Polar V800: Post-Review Update

Since I wrote my Polar V800 review last year, there have been a couple of updates, one bad news and one good news, and I wanted to share them with you. If you have not checked out my Polar V800 long-term review, you may want to check it out before reading this.

As I was saying in my earlier post, I bought my Polar V800 primarily for one reason: GPS tracking accuracy. My aerobic activity of choice has been running, and ever since I started tracking my training runs, I wanted to get reliable measurements of my distance and pace. For those measurements, Polar V800 has been my perfect running companion for just about a year.

But about 6 months into my ownership, it started to give me troubles while charging the watch. First it started out as slight connection problem that can be solved by trying a few different times to clip on to charging cable. Then it progressively got worse to the point where I had to use a binder clip to fasten the charging cable connector to the watch.

After about 10 months, it had gotten so bad that binder clip was not enough. I had to use the binder clip plus crushing pressure to the charging cable connector clip to create a stable connection to charge the watch. And soon enough, even that was not enough.

I had a perfectly functioning watch that I could not charge any more. The watch was as good as a prop! All because of stupid charging cable!

Or was it?

When my improvisational side of brain gave the way to the logical side, I started thinking about why. What was wrong with the charging cable? Could it be the watch?

Then I finally realized that my watch has been expanding. In fact, the reason why the charging cable connector was not clipping on to the watch was because the watch body expanded so that the clipper was not binding to the charging pins.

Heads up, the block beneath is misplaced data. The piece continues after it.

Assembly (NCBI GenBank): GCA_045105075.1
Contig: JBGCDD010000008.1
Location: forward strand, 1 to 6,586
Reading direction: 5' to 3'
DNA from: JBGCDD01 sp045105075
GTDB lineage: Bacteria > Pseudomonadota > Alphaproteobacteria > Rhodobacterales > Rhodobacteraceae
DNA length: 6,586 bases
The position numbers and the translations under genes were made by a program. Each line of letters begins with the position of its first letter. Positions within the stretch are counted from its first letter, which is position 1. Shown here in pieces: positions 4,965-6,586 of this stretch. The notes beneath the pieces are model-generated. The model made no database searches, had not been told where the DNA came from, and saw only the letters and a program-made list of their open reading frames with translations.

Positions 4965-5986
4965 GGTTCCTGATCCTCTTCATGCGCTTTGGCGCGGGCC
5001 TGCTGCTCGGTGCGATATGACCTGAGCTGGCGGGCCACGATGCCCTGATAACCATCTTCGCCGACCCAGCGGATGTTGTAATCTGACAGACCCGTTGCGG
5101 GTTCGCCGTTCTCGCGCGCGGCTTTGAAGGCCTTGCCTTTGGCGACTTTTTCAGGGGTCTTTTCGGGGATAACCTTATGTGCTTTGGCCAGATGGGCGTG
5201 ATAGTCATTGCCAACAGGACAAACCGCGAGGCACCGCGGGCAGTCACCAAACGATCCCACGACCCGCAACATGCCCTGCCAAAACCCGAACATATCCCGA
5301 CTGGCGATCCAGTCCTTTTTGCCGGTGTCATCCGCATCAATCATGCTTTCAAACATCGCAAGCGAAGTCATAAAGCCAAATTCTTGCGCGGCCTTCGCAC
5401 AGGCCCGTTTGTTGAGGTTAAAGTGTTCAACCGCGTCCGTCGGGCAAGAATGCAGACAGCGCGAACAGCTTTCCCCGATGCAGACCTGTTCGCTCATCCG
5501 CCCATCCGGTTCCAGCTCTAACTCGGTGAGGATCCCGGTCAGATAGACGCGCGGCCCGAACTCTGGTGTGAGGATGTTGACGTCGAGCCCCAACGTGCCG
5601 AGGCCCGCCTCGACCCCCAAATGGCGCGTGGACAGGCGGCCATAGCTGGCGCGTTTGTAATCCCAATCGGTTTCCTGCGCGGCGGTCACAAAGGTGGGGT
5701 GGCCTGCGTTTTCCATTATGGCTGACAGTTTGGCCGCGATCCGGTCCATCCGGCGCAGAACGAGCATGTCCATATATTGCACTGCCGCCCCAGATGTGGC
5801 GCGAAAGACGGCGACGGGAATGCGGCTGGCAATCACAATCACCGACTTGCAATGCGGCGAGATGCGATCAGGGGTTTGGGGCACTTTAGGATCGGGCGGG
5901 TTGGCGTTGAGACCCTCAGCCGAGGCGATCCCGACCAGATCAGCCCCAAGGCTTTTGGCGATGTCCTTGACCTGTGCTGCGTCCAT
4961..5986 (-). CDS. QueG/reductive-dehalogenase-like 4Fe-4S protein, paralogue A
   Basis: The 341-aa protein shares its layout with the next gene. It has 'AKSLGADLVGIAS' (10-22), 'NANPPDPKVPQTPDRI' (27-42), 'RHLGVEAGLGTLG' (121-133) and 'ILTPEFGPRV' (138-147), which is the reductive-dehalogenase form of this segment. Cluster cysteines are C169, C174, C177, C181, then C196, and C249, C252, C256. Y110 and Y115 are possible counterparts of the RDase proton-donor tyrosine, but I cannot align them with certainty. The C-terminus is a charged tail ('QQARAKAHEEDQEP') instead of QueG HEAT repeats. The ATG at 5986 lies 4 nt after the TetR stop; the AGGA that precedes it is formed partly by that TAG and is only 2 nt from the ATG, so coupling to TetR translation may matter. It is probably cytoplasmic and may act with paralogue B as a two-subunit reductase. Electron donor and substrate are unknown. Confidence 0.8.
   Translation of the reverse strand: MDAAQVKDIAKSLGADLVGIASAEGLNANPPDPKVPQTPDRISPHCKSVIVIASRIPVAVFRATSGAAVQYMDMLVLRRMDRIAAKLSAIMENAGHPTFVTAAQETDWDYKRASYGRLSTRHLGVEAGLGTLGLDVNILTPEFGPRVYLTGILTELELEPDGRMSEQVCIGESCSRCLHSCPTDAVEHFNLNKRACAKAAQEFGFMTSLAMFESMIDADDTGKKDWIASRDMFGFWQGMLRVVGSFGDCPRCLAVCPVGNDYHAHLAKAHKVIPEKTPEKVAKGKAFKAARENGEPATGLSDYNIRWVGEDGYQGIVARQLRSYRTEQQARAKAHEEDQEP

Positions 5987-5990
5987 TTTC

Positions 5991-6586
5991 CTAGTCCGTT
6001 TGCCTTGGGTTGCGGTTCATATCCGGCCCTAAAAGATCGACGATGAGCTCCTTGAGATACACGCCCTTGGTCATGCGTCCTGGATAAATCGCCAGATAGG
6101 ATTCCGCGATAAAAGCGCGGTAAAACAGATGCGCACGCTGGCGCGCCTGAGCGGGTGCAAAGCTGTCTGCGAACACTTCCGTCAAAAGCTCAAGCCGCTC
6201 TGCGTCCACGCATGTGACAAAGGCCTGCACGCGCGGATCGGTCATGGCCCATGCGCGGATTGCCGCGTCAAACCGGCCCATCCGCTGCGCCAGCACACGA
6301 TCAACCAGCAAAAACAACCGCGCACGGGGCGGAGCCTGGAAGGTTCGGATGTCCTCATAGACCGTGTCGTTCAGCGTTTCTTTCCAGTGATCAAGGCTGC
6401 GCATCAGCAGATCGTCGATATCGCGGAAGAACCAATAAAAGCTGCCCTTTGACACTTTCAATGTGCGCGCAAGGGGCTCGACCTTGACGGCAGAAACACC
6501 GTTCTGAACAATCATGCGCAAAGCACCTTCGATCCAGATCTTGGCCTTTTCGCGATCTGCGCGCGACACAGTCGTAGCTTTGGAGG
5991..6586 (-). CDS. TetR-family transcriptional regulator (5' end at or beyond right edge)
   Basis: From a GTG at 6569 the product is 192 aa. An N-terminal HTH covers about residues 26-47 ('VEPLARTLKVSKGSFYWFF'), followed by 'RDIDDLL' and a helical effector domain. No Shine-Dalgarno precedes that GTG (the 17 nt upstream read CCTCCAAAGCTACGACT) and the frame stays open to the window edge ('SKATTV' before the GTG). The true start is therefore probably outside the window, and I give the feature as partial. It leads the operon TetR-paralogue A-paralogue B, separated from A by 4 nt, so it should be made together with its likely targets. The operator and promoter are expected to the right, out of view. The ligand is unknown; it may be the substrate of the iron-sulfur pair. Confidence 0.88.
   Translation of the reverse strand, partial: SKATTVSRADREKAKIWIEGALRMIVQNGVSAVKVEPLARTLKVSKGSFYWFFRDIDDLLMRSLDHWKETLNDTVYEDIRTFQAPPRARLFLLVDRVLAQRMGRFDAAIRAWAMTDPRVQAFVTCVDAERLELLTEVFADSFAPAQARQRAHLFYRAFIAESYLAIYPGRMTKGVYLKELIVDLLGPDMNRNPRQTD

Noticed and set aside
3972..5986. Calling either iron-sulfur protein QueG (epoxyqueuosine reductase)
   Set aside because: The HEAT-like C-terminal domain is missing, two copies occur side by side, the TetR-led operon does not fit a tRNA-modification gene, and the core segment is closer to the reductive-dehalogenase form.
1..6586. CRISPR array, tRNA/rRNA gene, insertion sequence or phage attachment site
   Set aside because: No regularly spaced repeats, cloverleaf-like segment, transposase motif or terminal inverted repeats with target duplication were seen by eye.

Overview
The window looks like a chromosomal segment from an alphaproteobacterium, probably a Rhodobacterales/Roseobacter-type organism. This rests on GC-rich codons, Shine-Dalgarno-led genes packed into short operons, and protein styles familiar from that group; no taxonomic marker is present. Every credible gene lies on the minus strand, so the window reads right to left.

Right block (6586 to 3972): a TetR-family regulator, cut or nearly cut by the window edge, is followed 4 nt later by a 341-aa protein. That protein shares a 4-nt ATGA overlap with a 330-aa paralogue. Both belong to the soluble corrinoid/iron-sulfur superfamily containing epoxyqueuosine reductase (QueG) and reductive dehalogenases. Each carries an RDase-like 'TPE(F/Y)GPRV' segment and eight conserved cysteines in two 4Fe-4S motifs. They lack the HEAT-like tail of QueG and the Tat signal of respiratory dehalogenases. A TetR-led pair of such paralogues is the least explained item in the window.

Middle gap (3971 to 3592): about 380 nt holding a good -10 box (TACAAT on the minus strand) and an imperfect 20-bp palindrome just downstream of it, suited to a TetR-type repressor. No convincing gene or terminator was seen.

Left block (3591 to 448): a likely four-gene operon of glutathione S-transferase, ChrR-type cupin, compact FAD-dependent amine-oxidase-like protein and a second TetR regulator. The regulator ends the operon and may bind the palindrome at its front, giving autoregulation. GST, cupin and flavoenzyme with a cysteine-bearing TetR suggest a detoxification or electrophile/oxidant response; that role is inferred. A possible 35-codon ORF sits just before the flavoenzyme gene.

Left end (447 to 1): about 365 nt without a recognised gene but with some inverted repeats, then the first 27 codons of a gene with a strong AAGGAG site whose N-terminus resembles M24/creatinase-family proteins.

I suspected that it was the battery that was expanding causing the entire watch to expand vertically. In closer inspection, I could see the watch body was starting to crack because of what-seemed-to-be expanding battery (or something else).

Note that I did not wear my V800 under water while swimming. Only water exposure that it had was during shower a few times a week. Yet I could see the crust forming on the side and around the charging port.

So I did what any gear-loving runner would do. I sent it back to Polar for service request. Since it was under 2 year contract, I sent the watch back to get it serviced. I was hoping that Polar would honor their warranty and replace the battery and cracking watch body for free.

After UPS shipping the watch and a little over a week of waiting, I got a little package back from Polar. To my pleasant surprise, I found a new model of Polar V800 with a new charging connector, thanks to the warranty!


As you can see from the photo, the new Polar V800 has a cover on its charging port, and it has black body instead of chrome.

I had the new watch for little over 3 months. So far it has been charging like a champ, and haven’t seen any other issue with it at all. I hope that continues to be the case.

Happy training, everyone!